Celebrating the legacy of our founder
Dr William Marsden
In 1851, after losing his beloved wife Betsy to cancer, Dr Marsden opened a drug dispensary at 1 Cannon Row in Westminster. With little hope for a cancer cure, the drugs were palliative and aimed at treating symptoms, but it gave him the opportunity to research and study the disease.
He told friends at a meeting in his home: “Now gentlemen, I want to found a hospital for the treatment of cancer, and the study of the disease, for at the present time we know absolutely nothing about it.”
Financed by famous philanthropist Baroness Burdett-Coutts, the hospital opened its doors on its current site on Fulham Road, Chelsea, in 1862, five years before Dr Marsden’s death.
Now gentlemen, I want to found a hospital for the treatment of cancer, and the study of the disease, for at the present time we know absolutely nothing about it.
Left: Baroness Burdett-Coutts. Right: historical images of the hospital.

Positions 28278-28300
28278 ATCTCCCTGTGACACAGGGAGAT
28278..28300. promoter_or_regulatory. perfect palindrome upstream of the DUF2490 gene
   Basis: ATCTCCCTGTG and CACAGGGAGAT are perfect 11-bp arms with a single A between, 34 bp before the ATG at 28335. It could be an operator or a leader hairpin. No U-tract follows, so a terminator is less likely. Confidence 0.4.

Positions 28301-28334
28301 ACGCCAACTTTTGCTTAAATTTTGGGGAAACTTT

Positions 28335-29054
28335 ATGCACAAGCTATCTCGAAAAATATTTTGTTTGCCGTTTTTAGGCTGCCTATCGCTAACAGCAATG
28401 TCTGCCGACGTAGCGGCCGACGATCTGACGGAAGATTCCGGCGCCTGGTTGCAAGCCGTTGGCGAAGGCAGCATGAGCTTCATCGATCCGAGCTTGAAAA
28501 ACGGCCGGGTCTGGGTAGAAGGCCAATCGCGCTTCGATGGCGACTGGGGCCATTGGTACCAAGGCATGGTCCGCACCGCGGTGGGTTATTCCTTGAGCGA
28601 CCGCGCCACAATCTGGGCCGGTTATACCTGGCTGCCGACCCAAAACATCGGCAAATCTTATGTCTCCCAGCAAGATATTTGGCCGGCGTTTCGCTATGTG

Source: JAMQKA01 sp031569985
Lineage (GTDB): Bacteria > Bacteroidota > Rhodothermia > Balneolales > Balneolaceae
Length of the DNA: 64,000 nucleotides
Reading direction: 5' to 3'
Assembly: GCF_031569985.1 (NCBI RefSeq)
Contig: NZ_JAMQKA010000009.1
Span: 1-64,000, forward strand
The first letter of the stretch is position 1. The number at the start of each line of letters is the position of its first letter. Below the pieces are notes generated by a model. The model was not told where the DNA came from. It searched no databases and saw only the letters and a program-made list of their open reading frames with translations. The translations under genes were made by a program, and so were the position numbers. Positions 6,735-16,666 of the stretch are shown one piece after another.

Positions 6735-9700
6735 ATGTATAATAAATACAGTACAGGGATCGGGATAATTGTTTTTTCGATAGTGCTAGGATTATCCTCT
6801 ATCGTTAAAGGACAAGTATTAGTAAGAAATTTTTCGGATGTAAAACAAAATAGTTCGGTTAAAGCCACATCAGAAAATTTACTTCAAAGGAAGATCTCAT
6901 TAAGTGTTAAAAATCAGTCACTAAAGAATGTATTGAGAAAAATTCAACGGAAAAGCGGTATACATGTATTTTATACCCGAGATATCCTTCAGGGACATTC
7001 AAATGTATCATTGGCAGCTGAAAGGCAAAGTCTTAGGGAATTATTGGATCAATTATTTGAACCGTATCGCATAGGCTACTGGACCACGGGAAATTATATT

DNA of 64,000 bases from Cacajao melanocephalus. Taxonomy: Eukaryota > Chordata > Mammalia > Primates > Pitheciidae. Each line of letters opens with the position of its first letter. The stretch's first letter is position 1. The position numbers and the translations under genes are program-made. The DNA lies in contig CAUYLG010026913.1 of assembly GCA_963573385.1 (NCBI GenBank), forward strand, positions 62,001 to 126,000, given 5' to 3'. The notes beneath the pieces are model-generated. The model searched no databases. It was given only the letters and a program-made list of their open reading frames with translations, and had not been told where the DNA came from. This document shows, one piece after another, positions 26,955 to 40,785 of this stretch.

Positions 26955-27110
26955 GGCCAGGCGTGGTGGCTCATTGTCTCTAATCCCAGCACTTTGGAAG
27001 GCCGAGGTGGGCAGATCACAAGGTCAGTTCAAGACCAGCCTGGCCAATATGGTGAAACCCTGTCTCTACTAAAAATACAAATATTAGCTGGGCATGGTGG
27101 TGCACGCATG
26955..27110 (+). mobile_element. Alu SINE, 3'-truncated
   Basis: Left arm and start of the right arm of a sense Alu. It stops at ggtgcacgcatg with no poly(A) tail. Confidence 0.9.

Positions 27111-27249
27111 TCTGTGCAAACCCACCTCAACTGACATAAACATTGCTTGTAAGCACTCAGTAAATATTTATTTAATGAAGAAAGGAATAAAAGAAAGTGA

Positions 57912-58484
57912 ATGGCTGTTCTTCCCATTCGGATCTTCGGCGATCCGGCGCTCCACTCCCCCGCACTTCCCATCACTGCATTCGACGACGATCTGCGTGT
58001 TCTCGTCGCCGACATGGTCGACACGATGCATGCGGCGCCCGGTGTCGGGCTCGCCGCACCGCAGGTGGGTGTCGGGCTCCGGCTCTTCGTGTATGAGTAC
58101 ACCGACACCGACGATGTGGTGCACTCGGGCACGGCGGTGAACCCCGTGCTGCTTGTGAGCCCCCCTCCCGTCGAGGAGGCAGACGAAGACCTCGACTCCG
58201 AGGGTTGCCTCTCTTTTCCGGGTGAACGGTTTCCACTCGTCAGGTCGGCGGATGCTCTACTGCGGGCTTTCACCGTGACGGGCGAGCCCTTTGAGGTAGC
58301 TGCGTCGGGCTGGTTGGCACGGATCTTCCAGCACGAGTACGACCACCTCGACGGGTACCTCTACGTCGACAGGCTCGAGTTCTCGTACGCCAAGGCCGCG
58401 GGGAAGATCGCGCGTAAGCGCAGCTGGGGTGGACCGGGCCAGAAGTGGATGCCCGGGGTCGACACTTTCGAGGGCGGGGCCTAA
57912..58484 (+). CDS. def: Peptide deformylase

His pioneering vision was realised and his legacy lives on. Today, together with its academic partner, The Institute of Cancer Research (ICR), it is the largest and most comprehensive cancer centre in Europe treating over 50,000 NHS and private patients every year. It is a centre of excellence with an international reputation for ground-breaking research and pioneering the very latest in cancer treatments and technologies.
Amongst its achievements is the development of the drug Abiraterone, which significantly improves the life expectancy and quality of life for men with a specific type of prostate cancer, and leading clinical trials for Vemurafenib and Ipilimumab, which represented the biggest breakthrough in the treatment of advanced melanoma skin cancer for more than 30 years.
The hospital was renamed The Royal Marsden hospital in 1954 in recognition of the vision and commitment of its founder. Previously it was known as The Cancer Hospital (Free) before King Edward VIII added the word ‘Royal’. In response to the need to treat more patients and train more doctors, a second hospital in Sutton, Surrey, was opened by Her Majesty Queen Elizabeth II on 20 May 1963.
The tradition of philanthropy which began with Baroness Burdett-Coutts continues to this day; over recent years, supporters of The Royal Marsden Cancer Charity have funded facilities including the Oak Centre for Children and Young People, the da Vinci robots, the CyberKnife radiotherapy machine and the Reuben Foundation Imaging Centre.